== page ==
I have seen a growing number of organisations be for-profit or not-for-profit use the term ESG recently and it is clear that banks and financial institutions have shed light on ESG.
What does ESG mean?
Environmental, Social and corporate Governance. There is further information on a previous post but in summary, it is mainly used for investments to gauge the importance of such metrics along with financial ones. Organisations such as MSCI audit and screen potential investments to rate their performance for asset managers and owners. ESG funds thus mean that companies are top performers when considering a certain balance of their ESG and financial metrics. Hence why Apple and Amazon end up there (yuk). For instance, governance doesn’t prove any sustainable doings but gives good foundations for a company to implement something should they wish for have a sustainable future. Not only ESG ratings support conscious investors but they also encourage companies to follow that trend. Besides, there is a belief that governance will sustain companies’ future and encourage them to improve, as they are now aware of the risks (i.e. ethical, environmental or financial) in their organisation. For instance, a good governance structure would not rely on one supplier for an essential tool or take into consideration political instabilities that can trickle down to disrupt production. Also a good governance structure will be ready to investigate misconducts before it turns into a PR scandal.
As explained above you can score high on ESG while your operations do not focus on sustainability. The terms of ESG, sustainable investing, responsible investing and sometimes impact investing are often used interchangeably. However, one can understand how ESG does not guarantee sustainability. It does not require balancing economic, environment and social and even less to put its head over the parapet and push the industry. In fact, many managers rely on ESG certifications to add the organisations in funds without considering whether these certifications are trustworthy in certifying sustainability – I really need to write something on certifications. The cost of certifications, in time spent to complete them and directly to the certifying body, benefits larger corporations therefore they are over represented in ESG ratings without actually doing “sustainability”.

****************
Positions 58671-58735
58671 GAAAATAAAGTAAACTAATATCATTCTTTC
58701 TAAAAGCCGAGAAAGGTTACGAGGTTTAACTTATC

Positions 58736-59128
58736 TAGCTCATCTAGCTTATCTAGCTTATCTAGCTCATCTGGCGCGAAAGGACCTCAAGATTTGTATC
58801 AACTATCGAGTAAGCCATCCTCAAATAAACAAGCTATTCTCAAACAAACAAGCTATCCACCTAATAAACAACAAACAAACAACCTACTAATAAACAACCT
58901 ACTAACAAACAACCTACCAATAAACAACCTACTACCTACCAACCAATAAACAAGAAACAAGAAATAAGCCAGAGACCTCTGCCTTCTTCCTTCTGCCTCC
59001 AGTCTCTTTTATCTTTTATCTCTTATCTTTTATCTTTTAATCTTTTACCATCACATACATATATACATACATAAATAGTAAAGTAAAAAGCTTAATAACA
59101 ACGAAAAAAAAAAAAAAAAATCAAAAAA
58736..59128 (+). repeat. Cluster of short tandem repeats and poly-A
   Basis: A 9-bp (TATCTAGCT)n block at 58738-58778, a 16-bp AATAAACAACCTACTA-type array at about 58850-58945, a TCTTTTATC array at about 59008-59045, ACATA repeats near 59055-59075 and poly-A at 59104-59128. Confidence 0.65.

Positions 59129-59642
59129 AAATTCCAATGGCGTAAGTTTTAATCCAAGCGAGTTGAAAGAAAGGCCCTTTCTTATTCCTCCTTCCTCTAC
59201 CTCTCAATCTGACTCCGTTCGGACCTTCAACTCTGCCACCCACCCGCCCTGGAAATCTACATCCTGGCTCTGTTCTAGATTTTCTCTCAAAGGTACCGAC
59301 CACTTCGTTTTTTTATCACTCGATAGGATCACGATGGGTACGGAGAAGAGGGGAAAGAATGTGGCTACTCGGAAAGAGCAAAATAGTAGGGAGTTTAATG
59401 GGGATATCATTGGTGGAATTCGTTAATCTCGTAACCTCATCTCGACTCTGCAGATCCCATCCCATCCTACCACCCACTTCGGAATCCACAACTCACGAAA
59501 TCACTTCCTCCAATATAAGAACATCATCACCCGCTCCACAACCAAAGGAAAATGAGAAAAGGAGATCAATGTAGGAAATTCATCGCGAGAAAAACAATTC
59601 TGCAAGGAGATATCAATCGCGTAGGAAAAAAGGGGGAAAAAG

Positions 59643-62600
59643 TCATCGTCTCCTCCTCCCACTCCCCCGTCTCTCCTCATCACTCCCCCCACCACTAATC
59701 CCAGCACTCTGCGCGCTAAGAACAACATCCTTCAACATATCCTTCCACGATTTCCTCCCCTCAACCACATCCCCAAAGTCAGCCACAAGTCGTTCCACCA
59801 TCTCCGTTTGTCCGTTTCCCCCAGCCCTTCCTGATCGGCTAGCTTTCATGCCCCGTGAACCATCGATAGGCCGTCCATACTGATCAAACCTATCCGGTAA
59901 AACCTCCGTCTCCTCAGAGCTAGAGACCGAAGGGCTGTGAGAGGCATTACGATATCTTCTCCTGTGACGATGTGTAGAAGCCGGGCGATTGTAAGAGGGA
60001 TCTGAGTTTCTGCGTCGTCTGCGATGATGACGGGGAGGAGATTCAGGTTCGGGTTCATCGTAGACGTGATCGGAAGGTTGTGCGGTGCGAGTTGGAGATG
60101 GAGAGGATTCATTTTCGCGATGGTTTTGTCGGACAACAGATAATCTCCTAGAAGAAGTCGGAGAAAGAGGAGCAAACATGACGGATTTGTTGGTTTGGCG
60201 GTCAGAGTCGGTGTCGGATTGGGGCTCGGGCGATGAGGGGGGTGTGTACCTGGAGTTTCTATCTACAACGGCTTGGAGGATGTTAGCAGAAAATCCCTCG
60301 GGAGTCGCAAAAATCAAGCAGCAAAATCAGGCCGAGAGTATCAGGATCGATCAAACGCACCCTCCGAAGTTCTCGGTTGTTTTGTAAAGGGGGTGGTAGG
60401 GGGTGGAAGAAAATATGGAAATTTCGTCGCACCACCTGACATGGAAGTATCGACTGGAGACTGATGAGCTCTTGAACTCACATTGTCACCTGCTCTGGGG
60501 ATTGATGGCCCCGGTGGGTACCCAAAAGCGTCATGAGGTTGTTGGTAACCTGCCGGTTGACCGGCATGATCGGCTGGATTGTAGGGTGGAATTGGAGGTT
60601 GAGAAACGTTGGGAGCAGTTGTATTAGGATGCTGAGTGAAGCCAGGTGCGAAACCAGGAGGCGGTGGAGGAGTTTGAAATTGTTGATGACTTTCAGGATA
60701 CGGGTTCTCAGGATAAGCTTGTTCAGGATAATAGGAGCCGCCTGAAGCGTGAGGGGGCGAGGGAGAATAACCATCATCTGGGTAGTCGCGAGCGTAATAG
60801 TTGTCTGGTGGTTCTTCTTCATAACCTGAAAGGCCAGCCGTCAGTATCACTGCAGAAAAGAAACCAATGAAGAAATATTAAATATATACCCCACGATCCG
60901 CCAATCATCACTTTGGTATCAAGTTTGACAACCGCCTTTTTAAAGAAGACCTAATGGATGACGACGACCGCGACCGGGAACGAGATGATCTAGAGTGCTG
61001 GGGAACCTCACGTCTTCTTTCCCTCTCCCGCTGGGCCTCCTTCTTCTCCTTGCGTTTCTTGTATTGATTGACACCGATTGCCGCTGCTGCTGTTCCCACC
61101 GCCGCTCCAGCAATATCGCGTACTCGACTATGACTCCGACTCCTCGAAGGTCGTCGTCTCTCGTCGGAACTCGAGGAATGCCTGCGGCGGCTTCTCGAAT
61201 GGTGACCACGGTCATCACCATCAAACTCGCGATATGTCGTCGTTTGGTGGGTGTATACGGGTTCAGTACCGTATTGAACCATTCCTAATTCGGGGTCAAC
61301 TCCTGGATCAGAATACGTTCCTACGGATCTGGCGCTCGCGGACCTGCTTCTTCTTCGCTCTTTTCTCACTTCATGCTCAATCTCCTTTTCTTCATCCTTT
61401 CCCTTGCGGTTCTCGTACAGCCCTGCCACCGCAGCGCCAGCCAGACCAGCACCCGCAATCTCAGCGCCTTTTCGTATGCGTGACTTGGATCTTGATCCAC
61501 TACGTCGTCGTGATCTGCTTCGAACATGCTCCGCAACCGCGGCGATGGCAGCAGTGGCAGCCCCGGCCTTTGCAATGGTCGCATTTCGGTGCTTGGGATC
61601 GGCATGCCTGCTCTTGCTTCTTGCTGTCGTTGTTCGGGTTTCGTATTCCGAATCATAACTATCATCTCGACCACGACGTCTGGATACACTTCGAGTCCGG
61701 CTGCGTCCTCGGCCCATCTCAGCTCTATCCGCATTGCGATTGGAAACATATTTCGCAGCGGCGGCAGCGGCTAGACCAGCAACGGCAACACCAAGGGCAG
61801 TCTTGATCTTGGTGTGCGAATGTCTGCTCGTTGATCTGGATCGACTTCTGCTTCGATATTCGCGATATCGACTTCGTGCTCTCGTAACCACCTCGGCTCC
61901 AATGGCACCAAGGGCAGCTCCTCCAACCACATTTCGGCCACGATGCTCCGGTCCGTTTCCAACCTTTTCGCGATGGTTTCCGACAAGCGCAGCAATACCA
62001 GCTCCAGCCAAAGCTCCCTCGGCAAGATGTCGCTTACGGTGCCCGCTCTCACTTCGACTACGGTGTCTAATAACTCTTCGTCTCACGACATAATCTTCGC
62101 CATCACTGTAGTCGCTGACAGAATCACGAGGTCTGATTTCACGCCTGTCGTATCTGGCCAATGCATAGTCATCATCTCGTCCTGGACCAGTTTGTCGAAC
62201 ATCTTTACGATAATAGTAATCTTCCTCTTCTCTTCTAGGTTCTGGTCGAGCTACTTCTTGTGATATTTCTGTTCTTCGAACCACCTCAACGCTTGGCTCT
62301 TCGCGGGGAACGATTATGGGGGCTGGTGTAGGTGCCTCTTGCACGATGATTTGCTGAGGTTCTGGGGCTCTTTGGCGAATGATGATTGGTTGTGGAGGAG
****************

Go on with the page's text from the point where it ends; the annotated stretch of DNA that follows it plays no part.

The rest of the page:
More importantly, ESG and sustainability are not the same. A sustainability report cannot be replaced by the name ESG, it can rely on ESG information but they are not the same.
What is sustainability when it comes to businesses?
A sustainable business is… well that was a question I asked myself for a full semester. Does it even exist? Arguably, the products and operations of the business have to be for the common good and sustaining either decarbonisation, regeneration or an alternative to existing harmful practices. A way to do better at least.
Sustainable businesses set themselves out for the long term while ESG requires “policies” in place that can be wiped up in minutes. Sustainability is not something that can be graded against a metric or can be achieved against criteria. That is not to say that these metrics are not useful and principles give foundations to sustainability rather that ESG criteria aim for something while sustainability is a process and a way to do things so that we manage our resources and future generations can enjoy them.\
ESG criteria and reports as well as sustainable concepts are all necessary to create a better world but they need to be differentiated. Many people who are trying to grapple with sustainability – including Elon Musk recently – are jaded by ESG ranking and the mark up of sustainable funds. So am I! I cannot believe that the tool used to rate sustainability has become a shortcut to reframing a deep societal concern. But the rate of business does not allow for deep reflection and quick profit also are not satisfied by spending time reflecting. However, ESG was always a simple tool to facilitate adoption and compare different organisations and not aimed to be a goal for sustainability.